Sweet and salty glazed Spam on a layer of fluffy white rice wrapped with a roasted nori sheet–Spam musubi is the ultimate on-the-go snack that is sure to appease the hangriest friend or foe.
This is a recipe I love making at home and was so delighted to see just about everywhere when visiting Hawaii. This super easy and tasty Spam musubi recipe will teach you how to make one of Hawaii’s famous little snacks–no special musubi mold required!
What’s Spam musubi?
I’ve always found it ironic that Spam has a representation of disgust in American culture when it’s an American invention by the Hormel company in 1937 and predominantly used in the military during the 20th century since it was difficult to send and pack fresh meat. Whereas in many Asian or non-western cultures, Spam is included in a bevy of different recipes. One of the most popular is Spam musubi.
Spam musubi was invented in the 20th century by a Japanese American woman named Barbara Funamura who lived in Hawaii and helped run Joni-Hana of Kauai. The original spam musubi was triangle shaped and Ms. Funamura stated it was made up of “Spam and rice, two local favorites, are combined in an enormous musubi (rice ball) wrapped in nori (sheets of dried seaweed).”
Its popularity grew a lot because not only was it delicious, but it was such an easy on-the-go snack you could take anywhere. This recipe will show you how to make the best spam musubi that has a slight teriyaki flavor to pair with salty spam, sticky rice, and roasted nori.
Making rice for spam musubi
Spam musubi is influenced by a combination of American, Japanese, and Hawaiian cultural foods. The term “musubi” is taken from the Japanese dish “omusubi” or “onigiri,” which translates to rice ball.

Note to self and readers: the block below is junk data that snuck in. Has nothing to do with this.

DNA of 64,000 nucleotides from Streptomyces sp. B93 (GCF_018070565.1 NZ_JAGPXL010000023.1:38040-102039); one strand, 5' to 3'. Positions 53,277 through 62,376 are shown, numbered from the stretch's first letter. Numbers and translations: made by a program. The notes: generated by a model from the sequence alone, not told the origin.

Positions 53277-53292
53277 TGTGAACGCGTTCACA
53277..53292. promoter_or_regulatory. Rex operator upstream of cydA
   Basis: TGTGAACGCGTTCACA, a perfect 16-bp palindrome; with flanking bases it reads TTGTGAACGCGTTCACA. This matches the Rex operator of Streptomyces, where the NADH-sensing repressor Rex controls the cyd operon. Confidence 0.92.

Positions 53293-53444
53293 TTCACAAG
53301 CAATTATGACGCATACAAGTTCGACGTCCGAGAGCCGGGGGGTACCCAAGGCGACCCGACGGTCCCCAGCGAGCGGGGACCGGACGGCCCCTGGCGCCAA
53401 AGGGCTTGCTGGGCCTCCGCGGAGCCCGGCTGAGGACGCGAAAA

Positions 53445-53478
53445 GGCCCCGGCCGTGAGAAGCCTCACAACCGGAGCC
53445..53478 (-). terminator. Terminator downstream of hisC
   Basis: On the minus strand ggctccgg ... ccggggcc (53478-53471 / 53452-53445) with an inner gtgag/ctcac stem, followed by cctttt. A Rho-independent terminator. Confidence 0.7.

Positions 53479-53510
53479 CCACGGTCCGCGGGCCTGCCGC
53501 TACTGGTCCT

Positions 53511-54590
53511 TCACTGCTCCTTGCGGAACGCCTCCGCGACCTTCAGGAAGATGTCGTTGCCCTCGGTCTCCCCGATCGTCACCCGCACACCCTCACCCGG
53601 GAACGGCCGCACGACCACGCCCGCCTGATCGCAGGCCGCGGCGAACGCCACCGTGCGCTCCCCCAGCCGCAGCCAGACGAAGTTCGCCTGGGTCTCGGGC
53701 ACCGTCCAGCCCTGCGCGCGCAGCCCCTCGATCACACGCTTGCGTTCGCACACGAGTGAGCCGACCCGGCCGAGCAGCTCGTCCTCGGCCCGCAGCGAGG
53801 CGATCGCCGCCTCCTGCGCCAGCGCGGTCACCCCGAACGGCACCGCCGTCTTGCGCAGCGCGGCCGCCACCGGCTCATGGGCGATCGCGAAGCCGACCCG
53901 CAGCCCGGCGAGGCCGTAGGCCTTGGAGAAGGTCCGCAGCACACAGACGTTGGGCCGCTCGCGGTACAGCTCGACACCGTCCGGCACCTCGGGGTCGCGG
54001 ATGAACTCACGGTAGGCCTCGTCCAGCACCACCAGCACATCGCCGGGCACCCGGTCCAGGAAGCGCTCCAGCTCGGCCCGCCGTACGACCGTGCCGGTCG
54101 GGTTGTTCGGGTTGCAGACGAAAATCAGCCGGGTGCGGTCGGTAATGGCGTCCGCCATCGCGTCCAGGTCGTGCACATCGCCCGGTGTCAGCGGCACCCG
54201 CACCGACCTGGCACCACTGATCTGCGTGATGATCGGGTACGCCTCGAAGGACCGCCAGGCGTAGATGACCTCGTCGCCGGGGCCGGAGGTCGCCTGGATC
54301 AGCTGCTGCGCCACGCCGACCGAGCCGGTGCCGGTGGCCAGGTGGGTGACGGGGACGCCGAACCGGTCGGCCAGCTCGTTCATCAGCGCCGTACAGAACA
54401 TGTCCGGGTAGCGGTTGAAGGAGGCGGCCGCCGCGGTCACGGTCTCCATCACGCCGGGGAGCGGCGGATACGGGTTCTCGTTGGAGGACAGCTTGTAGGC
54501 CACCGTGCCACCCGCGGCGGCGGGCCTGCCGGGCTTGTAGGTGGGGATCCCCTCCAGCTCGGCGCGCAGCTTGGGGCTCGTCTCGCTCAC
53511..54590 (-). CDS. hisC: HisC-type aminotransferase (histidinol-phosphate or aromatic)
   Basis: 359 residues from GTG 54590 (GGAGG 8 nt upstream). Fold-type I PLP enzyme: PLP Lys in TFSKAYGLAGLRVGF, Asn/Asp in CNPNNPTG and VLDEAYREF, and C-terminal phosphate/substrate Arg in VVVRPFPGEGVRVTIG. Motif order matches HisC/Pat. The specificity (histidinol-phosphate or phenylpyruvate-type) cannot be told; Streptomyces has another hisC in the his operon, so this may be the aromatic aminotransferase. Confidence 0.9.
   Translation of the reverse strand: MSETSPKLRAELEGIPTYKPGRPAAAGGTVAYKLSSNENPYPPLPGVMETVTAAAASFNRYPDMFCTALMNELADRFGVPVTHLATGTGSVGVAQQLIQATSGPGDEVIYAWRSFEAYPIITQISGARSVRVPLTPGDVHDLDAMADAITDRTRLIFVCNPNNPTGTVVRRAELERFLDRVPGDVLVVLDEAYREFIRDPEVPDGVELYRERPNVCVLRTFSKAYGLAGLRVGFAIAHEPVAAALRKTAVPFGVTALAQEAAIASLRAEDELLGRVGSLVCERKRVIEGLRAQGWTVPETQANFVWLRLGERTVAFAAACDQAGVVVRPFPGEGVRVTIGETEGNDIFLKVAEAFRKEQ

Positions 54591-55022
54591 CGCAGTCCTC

First, I like to make Spam musubi with short-grain rice because it’s extra sticky (and it’s also the same rice you use for sushi rice) in a rice cooker, in a microwave, or even in the Instant Pot. It’s important to note that Hawaiian style Spam musubi uses plain white rice and not sushi rice (which has sugar and seasoning), but if you want to add more flavor you can also use seasoned sushi rice.
Once the rice is finished cooking, I like to fluff the rice a bit so that it’s easier to add into the molds for assembly. Try to keep your rice warm while you make the rest of the ingredients.
Spam musubi sauce
Many Hawaiian-style Spam musubi has a slight teriyaki sauce cooked with the spam to give it even more flavor–I love the sweetness and saltiness of this and added it to my own recipe. I like to cut each spam block to about 8 even slices.
This sauce is fairly similar to my Asian-style glaze but with fewer ingredients. I use sesame oil, garlic, soy sauce, oyster sauce, and dark brown sugar to make glazed teriyaki Spam slices–perfect to top on warm, sticky rice.
Types of seaweed to use
Like other types of recipes that use nori (Californian rolls, spicy tuna roll, temaki), it’s a very important part of Spam musubi. Nori typically has different rankings based on the quality. For instance, some brands use a color rating like green (best used for salads) and go up to gold or platinum (best used for nigiri and other forms of sushi). Sometimes these rankings are also in letter grades too.
For Spam musubi, I like to get gold or grade-A or B rated nori so that the sheets are uniform in thickness and have less of a tendency to break during wrapping and eating. However, if you don’t have access to this type of nori, it’s okay to use nori at local supermarkets you may just need to be more careful when wrapping.
How to form spam musubi with a special mold
There are different ways to assemble Spam musubi one of the easiest ways is using a specific Spam musubi mold. I’ve seen so many different types throughout the years and you can buy them straight from Mitsuwa, Daiso, or online. It typically is a rectangular mold and a flat press to shape the rice.
All you have to do is cut your nori into your desired width, lay it on a clean surface vertically, and place the mold over the center part of the nori. Add a base of rice to the mold and use the press to make your rice even. Remove the press and add the Spam slice. Carefully lift the outer mold so you don’t move the rice and Spam. Take your nori and wrap it around the stack and serve.
Making spam musubi without a special mold
If you don’t have access to a mold, there’s an even easier solution. You can use your hands to form rice balls and top them with Spam slices, but did you know Spam cans can act as a mold? All you need is some cling-wrap.
Clean the inside of the can and cut the cling-wrap to about 8 x 12 inches. Line the cling-wrap inside the can and make sure all four corners are outside of the can.